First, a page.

Companies tend to take a different stance. When The Economist magazine publishes a map of India, they publish a different map for the Indian edition from the other editions around the world. Other, smaller organizations may not be able to fight like we do. Many of those players who can will be for-profit companies, and they will put their company and profits before principle.
Where do you look for help? “I still don’t think governments are helping… even if they could help, I don’t know if they would” says Gardner. Government listens too much to the entertainment/copyright industries. They might in the future listen to the giant tech companies who are building large lobbying offices in DC.
“I don’t think civic engagement is going to fix the problem anytime soon. I agree with Larry Lessig that it’s structural.”
Gardner returns to her initial observation. “Beyond Wikipedia, I don’t think there are other large, community spaces being created online. We don’t have the participatory garden of eden that we dreamed about.”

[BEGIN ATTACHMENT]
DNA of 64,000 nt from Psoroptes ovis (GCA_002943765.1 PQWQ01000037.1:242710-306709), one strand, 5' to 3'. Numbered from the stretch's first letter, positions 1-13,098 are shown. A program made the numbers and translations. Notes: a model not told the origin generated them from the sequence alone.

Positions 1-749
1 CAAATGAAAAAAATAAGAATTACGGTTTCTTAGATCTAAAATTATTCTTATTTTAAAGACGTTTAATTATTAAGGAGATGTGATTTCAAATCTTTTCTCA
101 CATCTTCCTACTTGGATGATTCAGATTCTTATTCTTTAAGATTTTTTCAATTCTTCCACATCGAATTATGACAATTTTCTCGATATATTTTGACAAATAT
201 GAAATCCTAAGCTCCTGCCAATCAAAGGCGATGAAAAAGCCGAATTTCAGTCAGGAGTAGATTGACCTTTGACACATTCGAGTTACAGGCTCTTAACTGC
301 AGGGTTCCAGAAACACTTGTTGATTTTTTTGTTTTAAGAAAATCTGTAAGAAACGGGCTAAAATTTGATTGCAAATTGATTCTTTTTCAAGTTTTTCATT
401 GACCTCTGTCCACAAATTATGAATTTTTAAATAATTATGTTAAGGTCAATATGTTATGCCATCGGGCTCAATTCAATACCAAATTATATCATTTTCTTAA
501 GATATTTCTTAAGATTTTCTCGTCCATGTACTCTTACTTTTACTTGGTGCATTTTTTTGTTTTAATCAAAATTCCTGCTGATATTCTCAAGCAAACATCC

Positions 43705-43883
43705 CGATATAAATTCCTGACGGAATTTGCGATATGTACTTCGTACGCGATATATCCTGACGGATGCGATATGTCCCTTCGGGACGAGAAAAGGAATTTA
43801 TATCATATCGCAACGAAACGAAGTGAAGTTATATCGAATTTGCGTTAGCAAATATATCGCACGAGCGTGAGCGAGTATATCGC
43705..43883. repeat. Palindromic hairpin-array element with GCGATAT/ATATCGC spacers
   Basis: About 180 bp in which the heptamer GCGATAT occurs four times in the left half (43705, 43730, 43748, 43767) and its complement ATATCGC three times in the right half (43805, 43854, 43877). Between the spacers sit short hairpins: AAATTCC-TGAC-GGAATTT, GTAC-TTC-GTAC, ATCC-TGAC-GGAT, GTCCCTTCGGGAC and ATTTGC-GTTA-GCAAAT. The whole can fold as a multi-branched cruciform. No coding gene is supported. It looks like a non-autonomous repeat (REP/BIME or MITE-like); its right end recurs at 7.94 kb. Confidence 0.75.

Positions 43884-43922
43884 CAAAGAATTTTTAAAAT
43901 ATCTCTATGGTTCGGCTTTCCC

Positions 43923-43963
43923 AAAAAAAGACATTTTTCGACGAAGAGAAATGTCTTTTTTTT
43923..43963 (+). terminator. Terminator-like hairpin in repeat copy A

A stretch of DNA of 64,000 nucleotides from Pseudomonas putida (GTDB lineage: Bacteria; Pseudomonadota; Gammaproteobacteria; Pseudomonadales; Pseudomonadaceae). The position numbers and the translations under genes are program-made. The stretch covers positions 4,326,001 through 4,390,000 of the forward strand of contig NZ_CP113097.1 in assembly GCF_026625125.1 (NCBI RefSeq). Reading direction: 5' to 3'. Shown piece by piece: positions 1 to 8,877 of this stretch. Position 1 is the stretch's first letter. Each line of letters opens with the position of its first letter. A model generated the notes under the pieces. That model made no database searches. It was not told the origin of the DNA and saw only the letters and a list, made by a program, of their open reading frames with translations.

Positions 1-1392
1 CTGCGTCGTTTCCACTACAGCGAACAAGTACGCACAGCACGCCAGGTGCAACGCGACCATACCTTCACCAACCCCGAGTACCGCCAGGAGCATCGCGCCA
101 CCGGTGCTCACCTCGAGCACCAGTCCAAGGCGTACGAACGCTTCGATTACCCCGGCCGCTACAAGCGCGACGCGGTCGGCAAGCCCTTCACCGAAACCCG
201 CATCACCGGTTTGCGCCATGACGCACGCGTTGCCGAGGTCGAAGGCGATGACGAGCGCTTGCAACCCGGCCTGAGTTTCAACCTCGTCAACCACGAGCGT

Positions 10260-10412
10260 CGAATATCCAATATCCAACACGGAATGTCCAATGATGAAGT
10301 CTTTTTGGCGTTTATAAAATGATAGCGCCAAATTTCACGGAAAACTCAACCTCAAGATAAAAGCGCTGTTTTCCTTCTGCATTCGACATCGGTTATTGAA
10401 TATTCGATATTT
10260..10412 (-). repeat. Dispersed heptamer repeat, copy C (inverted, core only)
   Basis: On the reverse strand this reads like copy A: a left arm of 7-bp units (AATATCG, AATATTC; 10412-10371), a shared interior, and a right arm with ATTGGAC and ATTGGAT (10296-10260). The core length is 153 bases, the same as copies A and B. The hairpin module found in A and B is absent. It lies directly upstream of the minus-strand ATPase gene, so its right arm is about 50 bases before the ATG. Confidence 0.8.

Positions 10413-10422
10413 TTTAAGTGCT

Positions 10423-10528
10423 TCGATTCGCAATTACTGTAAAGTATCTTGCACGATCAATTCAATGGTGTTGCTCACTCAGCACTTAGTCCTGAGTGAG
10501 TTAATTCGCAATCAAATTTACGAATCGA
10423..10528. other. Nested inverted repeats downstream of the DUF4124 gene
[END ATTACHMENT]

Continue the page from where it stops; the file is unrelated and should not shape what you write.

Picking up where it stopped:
Gardner suggests two books for us all to read:
Reading these books, Gardner tells us, we will see that the insiders are winning. They will keep winning unless things change. Gardner encourages us to talk over the course of the conference about how to create an ecosystem that supports dialog, participation, and sharing.
ETHAN: I find this idea of public spaces online to be a rich and thoughtful discussion. What other public spaces do we need?
SUE: There are lots of interesting things happening but are not getting the traction that they need. Khan Academy is super interesting. There are small projects that deserve to do better. The weighting in the ecosystem is wrong. How people are spending their time does not allow a framework that we already wanted. Tim Wu talks about the dawn of every new communication medium, we thought that they were going to be about sharing all the time. I was watching CNN this morning and was appalled. Everything should be more like Wikipedia: a lot more sharing and information getting out to people.